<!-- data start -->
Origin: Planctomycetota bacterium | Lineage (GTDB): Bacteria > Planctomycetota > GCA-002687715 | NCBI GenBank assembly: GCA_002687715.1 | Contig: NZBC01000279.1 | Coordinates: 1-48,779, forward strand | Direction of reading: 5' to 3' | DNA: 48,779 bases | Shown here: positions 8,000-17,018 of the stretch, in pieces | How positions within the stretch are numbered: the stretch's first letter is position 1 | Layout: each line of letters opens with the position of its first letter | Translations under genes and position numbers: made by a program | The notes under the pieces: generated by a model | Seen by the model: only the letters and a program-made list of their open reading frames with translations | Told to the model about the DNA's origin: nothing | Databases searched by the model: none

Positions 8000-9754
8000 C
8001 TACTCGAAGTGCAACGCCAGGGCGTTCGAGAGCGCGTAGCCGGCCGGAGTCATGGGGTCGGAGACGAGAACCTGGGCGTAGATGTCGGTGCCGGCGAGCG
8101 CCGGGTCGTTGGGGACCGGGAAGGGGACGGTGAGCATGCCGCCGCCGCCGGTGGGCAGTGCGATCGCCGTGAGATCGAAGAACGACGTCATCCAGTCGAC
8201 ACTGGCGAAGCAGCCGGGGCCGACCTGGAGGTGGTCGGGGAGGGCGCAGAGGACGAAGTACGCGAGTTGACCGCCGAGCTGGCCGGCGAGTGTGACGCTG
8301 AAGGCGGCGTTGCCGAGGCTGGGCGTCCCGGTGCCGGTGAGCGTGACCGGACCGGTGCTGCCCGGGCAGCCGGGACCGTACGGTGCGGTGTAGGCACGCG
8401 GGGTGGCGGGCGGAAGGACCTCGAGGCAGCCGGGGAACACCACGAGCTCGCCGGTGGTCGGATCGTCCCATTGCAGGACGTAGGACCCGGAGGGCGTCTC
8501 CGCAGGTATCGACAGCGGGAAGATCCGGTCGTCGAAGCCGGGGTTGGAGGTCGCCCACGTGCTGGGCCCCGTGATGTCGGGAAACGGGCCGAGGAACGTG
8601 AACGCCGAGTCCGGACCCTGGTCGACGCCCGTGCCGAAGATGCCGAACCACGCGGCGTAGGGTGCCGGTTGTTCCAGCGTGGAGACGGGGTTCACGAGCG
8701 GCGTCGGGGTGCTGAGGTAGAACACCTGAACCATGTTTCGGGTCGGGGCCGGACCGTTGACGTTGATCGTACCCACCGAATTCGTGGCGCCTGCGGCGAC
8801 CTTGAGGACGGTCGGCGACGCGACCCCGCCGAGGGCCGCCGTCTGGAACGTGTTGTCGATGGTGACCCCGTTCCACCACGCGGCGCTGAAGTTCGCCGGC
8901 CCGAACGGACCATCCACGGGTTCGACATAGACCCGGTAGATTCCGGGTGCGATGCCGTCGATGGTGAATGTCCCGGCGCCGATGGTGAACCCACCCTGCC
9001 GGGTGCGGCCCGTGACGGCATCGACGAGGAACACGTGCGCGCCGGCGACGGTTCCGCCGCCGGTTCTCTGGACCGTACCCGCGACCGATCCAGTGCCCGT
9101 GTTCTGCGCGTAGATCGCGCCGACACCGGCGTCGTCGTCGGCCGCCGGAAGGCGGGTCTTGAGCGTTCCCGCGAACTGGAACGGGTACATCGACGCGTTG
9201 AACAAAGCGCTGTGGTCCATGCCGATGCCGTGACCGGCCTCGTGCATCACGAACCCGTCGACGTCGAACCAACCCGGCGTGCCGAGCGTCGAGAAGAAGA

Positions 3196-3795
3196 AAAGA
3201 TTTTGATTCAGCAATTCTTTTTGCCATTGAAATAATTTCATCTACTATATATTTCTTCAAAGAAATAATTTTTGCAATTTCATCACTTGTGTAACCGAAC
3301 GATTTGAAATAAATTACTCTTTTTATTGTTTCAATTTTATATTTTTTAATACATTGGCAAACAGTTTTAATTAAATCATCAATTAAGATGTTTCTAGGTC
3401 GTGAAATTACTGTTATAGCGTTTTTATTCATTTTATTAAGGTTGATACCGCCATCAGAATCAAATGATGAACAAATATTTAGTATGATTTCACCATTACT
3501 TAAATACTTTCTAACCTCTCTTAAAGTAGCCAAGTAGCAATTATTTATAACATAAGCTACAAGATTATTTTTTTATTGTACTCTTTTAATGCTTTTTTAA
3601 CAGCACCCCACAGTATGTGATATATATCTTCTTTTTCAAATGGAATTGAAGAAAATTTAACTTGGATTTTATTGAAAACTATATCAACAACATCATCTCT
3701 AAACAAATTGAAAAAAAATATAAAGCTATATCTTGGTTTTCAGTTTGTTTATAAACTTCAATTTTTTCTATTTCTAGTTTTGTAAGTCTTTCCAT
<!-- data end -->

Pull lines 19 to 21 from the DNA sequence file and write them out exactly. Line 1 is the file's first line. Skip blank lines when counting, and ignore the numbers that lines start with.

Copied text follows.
3201 TTTTGATTCAGCAATTCTTTTTGCCATTGAAATAATTTCATCTACTATATATTTCTTCAAAGAAATAATTTTTGCAATTTCATCACTTGTGTAACCGAAC
3301 GATTTGAAATAAATTACTCTTTTTATTGTTTCAATTTTATATTTTTTAATACATTGGCAAACAGTTTTAATTAAATCATCAATTAAGATGTTTCTAGGTC
3401 GTGAAATTACTGTTATAGCGTTTTTATTCATTTTATTAAGGTTGATACCGCCATCAGAATCAAATGATGAACAAATATTTAGTATGATTTCACCATTACT